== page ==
Wednesday, October 18, 2017


I have to admit that when I first heard there was going to be a sequel to BLADE RUNNER, I groaned. Did we really need another years-after-the-original movie riding on the coattails of a famous brand name? I'm happy to say, however, that BLADE RUNNER 2049 exceeded my expectations.

This is going to be a difficult post to write, for the simple reason that divulging any part of the story line will be too much. All I should really tell you is that the film takes place 30 years after the events of BLADE RUNNER, and leave it at that. BLADE RUNNER 2049 presents the audience with a series of mysteries, and some of them are revealed, some not. It is a film that needs the viewer's strict attention, and it also requires the viewers to think about what they have seen. The movie asks questions about identity and reality, and like the best science-fiction, it uses the "future" to comment on what is happening in society right now.

The original BLADE RUNNER became a cult movie due mainly to its cinematography, production design, and complicated screenplay. BLADE RUNNER 2049 follows in this tradition. It builds and expands upon the world created for BLADE RUNNER instead of just imitating it. By creating a believable and intriguing society, BLADE RUNNER 2049 hearkens back to the great hardcore science-fiction films of the 1970s and 1980s.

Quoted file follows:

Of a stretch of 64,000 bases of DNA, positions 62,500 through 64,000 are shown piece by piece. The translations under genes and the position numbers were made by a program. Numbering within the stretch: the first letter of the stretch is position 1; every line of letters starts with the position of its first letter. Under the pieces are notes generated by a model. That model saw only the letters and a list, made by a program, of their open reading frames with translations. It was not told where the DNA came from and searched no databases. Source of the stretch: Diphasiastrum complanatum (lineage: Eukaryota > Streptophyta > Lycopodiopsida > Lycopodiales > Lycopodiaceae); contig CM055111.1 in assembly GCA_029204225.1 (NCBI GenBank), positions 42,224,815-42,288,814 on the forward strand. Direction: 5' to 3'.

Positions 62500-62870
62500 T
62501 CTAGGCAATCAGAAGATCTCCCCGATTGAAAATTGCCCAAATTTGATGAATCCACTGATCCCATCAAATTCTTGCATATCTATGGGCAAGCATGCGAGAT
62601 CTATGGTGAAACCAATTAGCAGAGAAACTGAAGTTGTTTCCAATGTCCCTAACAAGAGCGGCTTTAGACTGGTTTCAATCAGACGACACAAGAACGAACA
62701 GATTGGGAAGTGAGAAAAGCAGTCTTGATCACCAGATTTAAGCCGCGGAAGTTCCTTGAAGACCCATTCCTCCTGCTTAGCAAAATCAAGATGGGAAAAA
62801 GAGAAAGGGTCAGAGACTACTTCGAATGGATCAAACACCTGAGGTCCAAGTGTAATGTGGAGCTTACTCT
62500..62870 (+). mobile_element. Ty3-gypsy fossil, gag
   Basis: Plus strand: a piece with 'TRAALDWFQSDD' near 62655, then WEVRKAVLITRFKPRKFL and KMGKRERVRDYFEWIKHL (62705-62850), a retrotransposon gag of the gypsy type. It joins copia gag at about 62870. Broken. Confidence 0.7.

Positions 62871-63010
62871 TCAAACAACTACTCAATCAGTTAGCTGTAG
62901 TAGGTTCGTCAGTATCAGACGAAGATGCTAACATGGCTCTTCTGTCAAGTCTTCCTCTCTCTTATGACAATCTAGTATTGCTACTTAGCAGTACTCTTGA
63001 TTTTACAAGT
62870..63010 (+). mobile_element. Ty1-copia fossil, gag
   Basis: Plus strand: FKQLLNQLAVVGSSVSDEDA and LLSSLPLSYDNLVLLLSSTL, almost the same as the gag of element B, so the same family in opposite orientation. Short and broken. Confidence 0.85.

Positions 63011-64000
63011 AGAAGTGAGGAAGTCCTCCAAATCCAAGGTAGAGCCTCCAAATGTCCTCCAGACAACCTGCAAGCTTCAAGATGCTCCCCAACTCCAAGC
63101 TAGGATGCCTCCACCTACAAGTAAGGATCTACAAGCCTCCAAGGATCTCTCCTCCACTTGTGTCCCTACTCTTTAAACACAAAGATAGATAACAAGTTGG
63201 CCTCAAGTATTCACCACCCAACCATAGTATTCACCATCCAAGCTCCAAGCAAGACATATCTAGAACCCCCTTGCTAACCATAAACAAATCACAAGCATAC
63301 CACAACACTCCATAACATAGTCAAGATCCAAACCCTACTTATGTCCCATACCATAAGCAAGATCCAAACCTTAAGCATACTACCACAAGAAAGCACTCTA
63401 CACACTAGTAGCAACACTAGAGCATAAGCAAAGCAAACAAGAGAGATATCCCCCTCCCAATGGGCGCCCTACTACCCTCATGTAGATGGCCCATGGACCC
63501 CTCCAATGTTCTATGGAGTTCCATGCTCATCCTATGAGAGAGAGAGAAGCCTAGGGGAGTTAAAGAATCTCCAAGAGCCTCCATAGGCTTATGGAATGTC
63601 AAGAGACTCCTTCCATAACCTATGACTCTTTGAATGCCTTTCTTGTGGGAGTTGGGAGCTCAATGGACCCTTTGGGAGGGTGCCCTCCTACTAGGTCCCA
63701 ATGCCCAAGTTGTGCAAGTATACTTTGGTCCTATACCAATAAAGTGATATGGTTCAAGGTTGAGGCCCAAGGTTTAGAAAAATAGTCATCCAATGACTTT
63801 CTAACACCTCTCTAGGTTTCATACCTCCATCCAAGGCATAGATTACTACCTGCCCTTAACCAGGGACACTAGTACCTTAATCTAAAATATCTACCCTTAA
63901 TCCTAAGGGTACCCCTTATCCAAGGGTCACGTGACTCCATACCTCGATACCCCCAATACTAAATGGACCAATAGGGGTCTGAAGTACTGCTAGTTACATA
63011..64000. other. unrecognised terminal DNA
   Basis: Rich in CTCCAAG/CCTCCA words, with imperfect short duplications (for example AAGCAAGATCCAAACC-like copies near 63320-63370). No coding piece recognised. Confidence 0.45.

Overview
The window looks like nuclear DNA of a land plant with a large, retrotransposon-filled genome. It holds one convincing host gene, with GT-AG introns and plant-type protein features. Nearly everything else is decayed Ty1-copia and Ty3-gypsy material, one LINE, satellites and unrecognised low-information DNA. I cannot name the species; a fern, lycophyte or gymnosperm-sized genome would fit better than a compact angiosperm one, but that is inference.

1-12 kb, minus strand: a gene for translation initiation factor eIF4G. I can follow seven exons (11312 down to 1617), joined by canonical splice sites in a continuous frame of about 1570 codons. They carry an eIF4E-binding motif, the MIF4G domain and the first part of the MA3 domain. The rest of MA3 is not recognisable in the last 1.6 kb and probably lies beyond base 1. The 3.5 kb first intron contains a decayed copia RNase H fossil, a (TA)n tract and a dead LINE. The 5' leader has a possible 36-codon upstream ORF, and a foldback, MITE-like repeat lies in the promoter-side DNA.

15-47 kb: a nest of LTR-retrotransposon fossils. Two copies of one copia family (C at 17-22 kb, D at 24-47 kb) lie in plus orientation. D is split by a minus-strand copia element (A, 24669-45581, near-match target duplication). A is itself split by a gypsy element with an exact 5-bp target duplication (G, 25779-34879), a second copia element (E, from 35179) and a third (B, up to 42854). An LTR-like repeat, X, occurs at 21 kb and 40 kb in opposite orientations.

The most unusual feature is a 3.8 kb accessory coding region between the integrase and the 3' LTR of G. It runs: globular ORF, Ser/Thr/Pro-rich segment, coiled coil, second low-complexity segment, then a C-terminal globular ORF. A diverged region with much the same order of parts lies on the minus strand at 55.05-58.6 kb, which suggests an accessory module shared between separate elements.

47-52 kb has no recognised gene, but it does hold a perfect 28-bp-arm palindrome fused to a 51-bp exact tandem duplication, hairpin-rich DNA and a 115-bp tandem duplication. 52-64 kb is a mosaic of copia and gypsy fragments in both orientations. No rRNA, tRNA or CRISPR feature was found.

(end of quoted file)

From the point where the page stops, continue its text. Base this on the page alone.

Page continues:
I do have to mention that this film is nearly three hours long. I've spent a lot of time in the last few years complaining about the length of modern day movies, but in this case there's a legitimate reason for the running time. Director Dennis Villeneuve takes his time, establishing the surroundings of the characters instead of indulging in rapid fire editing. You can't blame Villeneuve for showing off the exquisite cinematography of Roger Deakins, one of the film's main strengths. (The film geek within me was happy to see that the name most bandied about in the pre-release internet buzz on this film was that of Deakins, instead of any of the actors.)

BLADE RUNNER 2049 needs to be seen on the big screen, and if you want to see it that way, you'd better hurry up--the movie has already been considered a bomb by the media. But it is also a movie that will probably best be appreciated with multiple viewings, much like its predecessor. I can understand why it is not a box-office hit--it's a moody, dark film, and it makes no concessions to a mainstream audience. There's so much more I'd like to write about this movie, but I want people to discover what's in it for themselves, and decide on their own what they think about it.

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